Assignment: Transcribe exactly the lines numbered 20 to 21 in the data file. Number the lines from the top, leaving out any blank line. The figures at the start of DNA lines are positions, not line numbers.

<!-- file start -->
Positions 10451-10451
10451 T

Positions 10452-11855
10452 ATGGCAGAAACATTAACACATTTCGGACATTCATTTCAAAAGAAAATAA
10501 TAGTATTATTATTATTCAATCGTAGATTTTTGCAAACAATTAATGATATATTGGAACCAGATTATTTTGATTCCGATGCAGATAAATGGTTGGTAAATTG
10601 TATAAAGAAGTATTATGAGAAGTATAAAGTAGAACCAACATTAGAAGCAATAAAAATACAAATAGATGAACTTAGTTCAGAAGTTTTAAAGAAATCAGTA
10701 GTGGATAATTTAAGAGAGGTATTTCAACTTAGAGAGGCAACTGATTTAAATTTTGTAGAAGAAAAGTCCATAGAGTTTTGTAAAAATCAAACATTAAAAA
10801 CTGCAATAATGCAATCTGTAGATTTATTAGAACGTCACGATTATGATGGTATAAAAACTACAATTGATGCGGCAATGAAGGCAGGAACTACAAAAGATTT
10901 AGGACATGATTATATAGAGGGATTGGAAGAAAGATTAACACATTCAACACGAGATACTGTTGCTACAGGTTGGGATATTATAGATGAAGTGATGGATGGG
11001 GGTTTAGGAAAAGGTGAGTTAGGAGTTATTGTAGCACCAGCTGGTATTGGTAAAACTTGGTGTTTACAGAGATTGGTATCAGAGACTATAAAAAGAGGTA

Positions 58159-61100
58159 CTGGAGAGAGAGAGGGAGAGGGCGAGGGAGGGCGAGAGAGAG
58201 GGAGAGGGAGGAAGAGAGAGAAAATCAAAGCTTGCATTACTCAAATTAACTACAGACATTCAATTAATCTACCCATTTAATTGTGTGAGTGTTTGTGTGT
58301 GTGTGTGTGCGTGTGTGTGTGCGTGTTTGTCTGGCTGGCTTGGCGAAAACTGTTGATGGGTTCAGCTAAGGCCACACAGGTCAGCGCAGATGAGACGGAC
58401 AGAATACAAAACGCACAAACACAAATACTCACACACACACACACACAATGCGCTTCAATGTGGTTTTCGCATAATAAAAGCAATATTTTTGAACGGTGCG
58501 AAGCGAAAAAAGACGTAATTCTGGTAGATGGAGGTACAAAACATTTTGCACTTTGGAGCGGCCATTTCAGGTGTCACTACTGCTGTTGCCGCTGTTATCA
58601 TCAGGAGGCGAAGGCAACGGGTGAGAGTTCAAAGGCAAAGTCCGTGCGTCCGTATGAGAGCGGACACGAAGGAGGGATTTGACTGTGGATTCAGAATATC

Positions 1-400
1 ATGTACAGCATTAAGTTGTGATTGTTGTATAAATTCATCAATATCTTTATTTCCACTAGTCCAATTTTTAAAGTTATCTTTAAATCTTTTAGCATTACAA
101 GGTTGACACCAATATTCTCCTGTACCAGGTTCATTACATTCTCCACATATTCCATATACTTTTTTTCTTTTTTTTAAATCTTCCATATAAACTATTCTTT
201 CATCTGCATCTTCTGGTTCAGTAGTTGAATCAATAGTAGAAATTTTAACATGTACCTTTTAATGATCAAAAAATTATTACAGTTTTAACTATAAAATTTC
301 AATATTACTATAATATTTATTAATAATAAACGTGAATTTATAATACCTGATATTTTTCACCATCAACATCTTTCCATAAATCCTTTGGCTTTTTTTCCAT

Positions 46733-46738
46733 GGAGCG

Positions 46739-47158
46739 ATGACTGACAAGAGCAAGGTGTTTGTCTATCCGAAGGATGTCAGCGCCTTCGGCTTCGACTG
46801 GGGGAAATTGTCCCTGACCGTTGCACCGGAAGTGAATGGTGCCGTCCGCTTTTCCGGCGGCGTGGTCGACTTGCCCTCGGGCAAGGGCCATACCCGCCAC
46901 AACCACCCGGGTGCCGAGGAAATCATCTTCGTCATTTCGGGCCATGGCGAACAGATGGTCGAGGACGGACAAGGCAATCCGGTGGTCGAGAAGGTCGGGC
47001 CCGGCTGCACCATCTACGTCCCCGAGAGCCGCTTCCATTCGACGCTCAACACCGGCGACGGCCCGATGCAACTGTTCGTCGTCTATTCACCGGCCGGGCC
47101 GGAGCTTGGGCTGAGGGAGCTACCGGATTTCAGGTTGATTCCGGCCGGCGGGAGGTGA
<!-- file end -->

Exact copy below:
101 GGTTGACACCAATATTCTCCTGTACCAGGTTCATTACATTCTCCACATATTCCATATACTTTTTTTCTTTTTTTTAAATCTTCCATATAAACTATTCTTT
201 CATCTGCATCTTCTGGTTCAGTAGTTGAATCAATAGTAGAAATTTTAACATGTACCTTTTAATGATCAAAAAATTATTACAGTTTTAACTATAAAATTTC